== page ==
Safe Drinking Water for the Next Generation: Ensuring Our Future A Summary of Drinking Water Protection Activities in Minnesota for 2000

Ensuring the safety of our drinking water is one of the most fundamental—and most critical—responsibilities of modern public health. In fact, safe drinking water has been a key ingredient in some of the greatest public health achievements of the last half-century, including the dramatic reductions in disease and improvements in longevity that we now tend to take for granted. Along with other basic public health measures like immunization, drinking water protection has played a crucial role in building a safer and healthier society. We need to remain vigilant if we are to protect those past gains. The Minnesota Department of Health (MDH) is strongly committed to safeguarding the quality of our drinking water, and as part of that commitment, we routinely monitor all of our state's public water supply systems for a broad range of chemical, radiological, and biological contaminants. MDH believes that educating the public about water quality issues is an important element of drinking water protection. Since 1995, we have been releasing annual summary reports like this one to help us achieve that goal. Like previous reports in the series, this year's report covers test results and actions taken during the preceding calendar year. The main body of the report provides information about Minnesota's community water supply systems—that is, systems that provide people with drinking water in their places of residence. The section on Emerging Issues contains a number of topics that relate to the future, including an update on Source Water Protection activities, a key component in the mission to keep our water safe to drink. Standards set for drinking water are done with a strong margin of safety built in and are constantly being reviewed, a process that sometimes results in the revisions of certain standards. This section addresses a few of the standards that have been undergoing such revisions. These changes can sometimes pose financial challenges for public water suppliers. The Drinking Water Revolving Fund (DWRF) helps water systems to upgrade their facilities to meet stricter standards or to replace aging infrastructure to ensure continued compliance with existing standards. A summary of recent DWRF activities is addressed in this section. Protecting our drinking water requires the involvement and awareness of everyone, not just those employed in the drinking water profession. To promote greater awareness and education, the Minnesota Department of Health has been involved in an educational initiative to get curriculum on drinking water into Minnesota classrooms through the establishment of Drinking Water Institutes for teachers. Information on these Institutes is in the Emerging Issues section beginning on page 12. We hope this information will provide the people of Minnesota with a clearer picture of what's being done to protect the quality of their drinking water, and what our monitoring efforts have revealed about the success of those efforts. We believe that the picture is a positive one, and we hope this report will build Minnesotans' confidence in the both the safety and the quality of their drinking water.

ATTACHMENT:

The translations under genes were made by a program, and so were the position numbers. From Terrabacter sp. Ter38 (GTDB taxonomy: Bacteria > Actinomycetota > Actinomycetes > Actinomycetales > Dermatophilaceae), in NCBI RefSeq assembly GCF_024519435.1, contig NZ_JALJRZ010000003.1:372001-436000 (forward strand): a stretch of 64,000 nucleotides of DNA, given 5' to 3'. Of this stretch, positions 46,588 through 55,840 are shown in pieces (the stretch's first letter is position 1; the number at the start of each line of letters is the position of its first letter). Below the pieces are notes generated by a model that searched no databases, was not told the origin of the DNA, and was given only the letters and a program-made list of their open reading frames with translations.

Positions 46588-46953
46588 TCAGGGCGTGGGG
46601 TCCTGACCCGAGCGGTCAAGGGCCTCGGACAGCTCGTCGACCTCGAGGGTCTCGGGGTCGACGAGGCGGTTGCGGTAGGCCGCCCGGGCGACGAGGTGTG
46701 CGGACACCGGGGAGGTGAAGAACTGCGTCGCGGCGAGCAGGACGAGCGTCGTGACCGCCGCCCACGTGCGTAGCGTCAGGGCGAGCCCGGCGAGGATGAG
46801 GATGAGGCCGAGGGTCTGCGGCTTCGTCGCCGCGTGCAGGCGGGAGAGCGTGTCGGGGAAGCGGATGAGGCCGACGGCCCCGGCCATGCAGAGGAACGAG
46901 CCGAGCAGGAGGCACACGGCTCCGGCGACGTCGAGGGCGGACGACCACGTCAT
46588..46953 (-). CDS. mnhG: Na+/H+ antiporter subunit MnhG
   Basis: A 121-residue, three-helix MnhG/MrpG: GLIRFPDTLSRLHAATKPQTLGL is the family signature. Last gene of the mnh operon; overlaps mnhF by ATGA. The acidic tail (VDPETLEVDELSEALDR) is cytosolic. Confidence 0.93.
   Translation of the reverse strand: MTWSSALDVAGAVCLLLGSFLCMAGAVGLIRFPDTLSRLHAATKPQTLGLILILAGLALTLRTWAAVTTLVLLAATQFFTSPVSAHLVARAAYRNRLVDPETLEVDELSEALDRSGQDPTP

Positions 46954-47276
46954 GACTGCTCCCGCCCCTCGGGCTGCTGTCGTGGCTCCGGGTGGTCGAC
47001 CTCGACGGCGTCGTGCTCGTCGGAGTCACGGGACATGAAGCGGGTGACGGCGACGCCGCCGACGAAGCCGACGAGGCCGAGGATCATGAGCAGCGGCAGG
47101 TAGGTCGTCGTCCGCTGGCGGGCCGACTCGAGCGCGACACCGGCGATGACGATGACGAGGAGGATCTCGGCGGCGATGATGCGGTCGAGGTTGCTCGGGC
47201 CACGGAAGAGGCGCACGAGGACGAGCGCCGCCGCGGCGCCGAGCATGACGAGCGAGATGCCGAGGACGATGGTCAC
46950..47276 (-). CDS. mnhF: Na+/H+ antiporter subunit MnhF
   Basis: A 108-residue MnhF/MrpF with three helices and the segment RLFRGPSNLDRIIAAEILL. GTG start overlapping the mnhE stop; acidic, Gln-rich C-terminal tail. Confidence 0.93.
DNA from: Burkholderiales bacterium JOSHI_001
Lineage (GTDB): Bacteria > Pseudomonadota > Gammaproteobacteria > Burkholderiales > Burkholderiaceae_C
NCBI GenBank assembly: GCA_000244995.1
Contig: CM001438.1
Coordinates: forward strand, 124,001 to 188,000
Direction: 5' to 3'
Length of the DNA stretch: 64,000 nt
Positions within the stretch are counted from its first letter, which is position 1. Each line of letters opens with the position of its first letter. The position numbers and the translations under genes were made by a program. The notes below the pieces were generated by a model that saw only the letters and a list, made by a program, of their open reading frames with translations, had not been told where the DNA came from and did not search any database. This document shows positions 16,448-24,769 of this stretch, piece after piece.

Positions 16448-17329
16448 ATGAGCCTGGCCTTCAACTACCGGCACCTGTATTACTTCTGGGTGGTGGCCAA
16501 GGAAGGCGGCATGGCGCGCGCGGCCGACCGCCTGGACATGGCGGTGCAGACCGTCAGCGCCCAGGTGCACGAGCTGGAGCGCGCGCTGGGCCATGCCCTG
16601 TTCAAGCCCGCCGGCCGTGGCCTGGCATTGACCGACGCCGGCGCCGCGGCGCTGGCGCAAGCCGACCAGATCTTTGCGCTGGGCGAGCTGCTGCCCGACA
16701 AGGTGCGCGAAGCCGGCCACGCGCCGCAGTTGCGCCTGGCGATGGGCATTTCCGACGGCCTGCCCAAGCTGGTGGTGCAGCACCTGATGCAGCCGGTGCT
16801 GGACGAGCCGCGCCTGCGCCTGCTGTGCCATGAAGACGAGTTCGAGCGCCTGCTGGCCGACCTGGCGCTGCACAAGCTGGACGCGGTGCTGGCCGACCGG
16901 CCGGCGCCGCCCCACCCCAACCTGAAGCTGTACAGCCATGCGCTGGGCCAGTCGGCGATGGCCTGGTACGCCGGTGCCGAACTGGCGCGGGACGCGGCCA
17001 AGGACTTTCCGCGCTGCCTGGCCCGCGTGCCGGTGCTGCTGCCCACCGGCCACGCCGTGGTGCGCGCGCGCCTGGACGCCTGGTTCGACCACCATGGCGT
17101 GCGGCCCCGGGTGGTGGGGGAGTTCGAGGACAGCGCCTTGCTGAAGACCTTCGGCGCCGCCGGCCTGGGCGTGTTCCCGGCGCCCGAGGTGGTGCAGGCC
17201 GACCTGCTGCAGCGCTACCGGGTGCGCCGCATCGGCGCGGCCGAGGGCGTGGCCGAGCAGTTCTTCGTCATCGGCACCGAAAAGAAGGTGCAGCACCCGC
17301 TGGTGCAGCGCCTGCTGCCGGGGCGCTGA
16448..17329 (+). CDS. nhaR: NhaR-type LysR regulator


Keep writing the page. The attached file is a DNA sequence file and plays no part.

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Minnesota Department of Health (St. Paul, Minnesota)
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Minnesota Water Research Digital Library
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